16.7 In support of the contention in paragraph 16.6 above the First Defendant will rely by way of example on the following statements made by the Plaintiff, the Plaintiffs in the related actions, and the persons named in the police report, in the run-up to the General Election (all of which received, as their authors knew and intended, the widest publicity in the press and were read by the electors in the Cheng San GRC constituency) :
(a) The First Defendant adopts the contents of the sub-paragraphs (v), (vi) and (vii) of paragraph 21(c) the Statement of Claim.
(b) as reported in the issue of the Straits Times for 27 December 1996, Rear Admiral Teo, the Environment Minister and a prominent member of the PAP, a Plaintiff in one of the related actions and a person named in the police report, alleged that at a dinner he had attended in Singapore in 1994 the First Defendant had said "improper things", drawn outrageous implications and indulged in dangerous talk, with the result that he (Teo) had concluded that the First Defendant was an extremist; that if elected the WP candidates would undermine Singaporeís political stability, bankrupt the country and sow disharmony in the community;
(c) according to the same issue of the Straits Times Prime Minister Goh described the First Defendant as a "dangerous character"; a covert opponent of the governmentís education policy, especially on Chinese language and culture; as playing and plugging a very dangerous line and as a person with "extreme ideas";
(d) in the same article it was reported that Chíng Jit Koon, a prominant member of the PAP, a Plaintiff in a related action, and a person named in the police report, has stated that the First Defendant had "rather extreme and insensitive" views on culture and ethnic issues, and stated that the First Defendant "was inclined to speak like a Chinese chauvinist";
(e) the article went on to refer to comments about the First Defendant made by Dr Ow Chin Hock, a prominant member of the PAP, a Plaintiff in a related action and a person named in the police report. He stated that he had two reservations about the First Defendant : his "extreme positions on Chinese language and culture issues" and his "emotional and temperamental" nature;
(f) the Straits Times for 27 December 1996 also published an article on the PAPís first election rally at Hougang Stadium entitled "Jeya and Tang are strange bedfellows : SM". The article reported that Lee Kuan Yew, a prominent member of the PAP, a Plaintiff in a related action and a person named in the police report, had accused the First Defendant and J. B. Jeyaretnam, the head of the Workersí Party, of being "language chauvinists" brought together by political opportunism and that the First Defendant was a "Chinese-language chauvinist". Mr Lee went on to state that both menís cultural chauvinism proved they were political opportunists. Mr Lee also alleged that the First Defendant had stated that there were too many Christians in Parliament;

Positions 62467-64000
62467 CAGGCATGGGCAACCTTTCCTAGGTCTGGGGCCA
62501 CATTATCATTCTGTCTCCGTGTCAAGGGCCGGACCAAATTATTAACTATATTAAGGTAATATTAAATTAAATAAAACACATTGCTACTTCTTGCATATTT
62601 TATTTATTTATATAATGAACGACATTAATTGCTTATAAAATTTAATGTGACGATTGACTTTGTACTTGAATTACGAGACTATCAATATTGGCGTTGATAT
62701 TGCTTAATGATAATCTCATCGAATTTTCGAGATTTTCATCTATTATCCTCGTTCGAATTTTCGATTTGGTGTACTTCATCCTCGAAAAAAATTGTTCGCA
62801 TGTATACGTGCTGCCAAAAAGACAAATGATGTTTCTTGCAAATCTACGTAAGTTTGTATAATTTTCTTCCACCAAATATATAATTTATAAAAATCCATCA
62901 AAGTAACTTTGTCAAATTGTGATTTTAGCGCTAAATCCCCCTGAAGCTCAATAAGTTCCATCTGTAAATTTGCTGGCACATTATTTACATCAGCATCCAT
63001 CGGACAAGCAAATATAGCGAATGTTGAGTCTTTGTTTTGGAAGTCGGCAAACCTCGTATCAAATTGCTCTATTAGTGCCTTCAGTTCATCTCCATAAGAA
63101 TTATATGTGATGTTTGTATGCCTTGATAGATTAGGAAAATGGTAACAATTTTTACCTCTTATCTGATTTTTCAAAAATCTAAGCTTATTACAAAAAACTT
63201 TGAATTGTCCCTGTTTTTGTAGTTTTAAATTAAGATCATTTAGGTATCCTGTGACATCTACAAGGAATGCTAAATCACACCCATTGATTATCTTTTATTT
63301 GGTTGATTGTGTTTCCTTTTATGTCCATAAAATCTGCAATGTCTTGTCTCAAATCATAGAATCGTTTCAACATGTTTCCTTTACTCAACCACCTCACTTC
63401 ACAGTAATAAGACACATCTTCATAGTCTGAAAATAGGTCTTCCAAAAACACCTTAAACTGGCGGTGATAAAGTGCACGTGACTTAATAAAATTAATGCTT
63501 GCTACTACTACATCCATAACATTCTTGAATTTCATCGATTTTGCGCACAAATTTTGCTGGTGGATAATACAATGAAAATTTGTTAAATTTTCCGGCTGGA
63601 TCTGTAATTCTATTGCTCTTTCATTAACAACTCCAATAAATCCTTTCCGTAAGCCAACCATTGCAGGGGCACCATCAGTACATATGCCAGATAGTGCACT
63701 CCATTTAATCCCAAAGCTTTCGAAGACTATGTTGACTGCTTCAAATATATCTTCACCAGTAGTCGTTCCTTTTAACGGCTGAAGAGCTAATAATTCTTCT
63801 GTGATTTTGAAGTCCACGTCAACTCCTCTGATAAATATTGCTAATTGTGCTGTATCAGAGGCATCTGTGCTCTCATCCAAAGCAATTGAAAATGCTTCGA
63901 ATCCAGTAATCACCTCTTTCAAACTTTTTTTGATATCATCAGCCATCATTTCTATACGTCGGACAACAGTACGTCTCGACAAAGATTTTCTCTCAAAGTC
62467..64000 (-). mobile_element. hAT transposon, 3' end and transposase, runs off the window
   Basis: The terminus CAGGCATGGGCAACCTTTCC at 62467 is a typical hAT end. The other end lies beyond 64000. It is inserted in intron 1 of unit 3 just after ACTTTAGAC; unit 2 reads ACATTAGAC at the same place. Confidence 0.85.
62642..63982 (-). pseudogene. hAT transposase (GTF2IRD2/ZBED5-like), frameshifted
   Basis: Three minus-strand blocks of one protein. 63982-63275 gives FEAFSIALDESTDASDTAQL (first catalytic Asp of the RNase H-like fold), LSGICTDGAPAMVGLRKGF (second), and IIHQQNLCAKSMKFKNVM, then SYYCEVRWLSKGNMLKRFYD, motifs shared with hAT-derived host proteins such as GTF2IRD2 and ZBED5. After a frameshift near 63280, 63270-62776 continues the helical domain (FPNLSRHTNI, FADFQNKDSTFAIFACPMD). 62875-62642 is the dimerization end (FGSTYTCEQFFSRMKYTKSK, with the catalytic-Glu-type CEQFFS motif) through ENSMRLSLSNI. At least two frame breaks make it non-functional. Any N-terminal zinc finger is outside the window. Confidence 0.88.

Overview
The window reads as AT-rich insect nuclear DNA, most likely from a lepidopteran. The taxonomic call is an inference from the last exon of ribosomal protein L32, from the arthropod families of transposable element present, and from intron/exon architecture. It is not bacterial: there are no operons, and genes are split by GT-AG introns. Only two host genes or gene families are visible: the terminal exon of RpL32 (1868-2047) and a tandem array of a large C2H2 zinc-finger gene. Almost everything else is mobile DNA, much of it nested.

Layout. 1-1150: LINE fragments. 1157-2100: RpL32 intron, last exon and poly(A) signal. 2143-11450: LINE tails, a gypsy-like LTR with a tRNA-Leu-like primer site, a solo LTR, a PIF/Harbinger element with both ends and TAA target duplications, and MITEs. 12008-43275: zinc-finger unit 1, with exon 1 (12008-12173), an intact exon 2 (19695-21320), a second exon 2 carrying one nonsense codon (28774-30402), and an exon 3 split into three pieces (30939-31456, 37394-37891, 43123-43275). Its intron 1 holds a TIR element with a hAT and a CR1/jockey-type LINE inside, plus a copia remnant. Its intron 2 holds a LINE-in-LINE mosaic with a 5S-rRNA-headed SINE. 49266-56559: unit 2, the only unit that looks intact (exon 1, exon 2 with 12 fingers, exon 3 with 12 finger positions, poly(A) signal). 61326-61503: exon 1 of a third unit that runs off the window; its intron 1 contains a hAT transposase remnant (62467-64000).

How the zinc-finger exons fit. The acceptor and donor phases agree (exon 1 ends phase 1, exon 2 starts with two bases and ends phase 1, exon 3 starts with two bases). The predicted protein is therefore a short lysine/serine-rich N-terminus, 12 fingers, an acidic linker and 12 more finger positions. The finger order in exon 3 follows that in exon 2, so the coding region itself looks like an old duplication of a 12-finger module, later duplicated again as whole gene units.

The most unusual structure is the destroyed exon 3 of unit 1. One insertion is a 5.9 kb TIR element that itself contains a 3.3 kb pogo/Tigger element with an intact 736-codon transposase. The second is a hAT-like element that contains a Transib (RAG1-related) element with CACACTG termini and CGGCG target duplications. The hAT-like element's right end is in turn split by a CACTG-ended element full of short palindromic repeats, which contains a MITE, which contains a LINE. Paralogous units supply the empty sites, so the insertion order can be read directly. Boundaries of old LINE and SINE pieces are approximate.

(g) on 27 December 1996 the Straits Times published an article entitled "Serious Men vs Opportunists". This article reported comments made by Prime Minister Goh and Lee Kuan Yew that the First Defendant was a "Chinese chauvinist" who held "radical views" on the promotion of the Chinese language and culture in Singapore. They warned that those views would undermine Singaporeís racial peace. Mr Lee stated that the First Defendant was "anti English-educated and anti-Christian" Prime Minister Goh also stated that :
(i) several Members of Parliament had urged that the First Defendant should not be allowed to enter Parliament as his views could divide the country; and that
(ii) the First Defendant had said in a speech in 1994 that many Cabinet Ministers an top civil servants were Christians and English-educated. Prime Minister Goh stated that this was a "dangerous position" as it amounted to advocating a racial quota system for appointments to top posts rather than based on meritocracy.
(h) On 28 December 1996 the Straits Times reported on a Hong Kah GRC rally which took place on 27 December 1996. The article, entitle "PM to Tang: repeat 1994 statements in public", reported that the Prime Minister Goh had alleged that the First Defendant, at a dinner in 1994, had stated that there were too many English-educated Christian ministers and permanent secretaries. Prime Minister Goh went on to imply that the First Defendant would damage racial harmony in Singapore.
(i) The same article reported that at the same rally Ker Sin Tze had stated that if electors voted for the First Defendant, minority communities would feel very uncomfortable and that if elected his views on race and immigration would damage Singaporeís trade, tourism and reputation.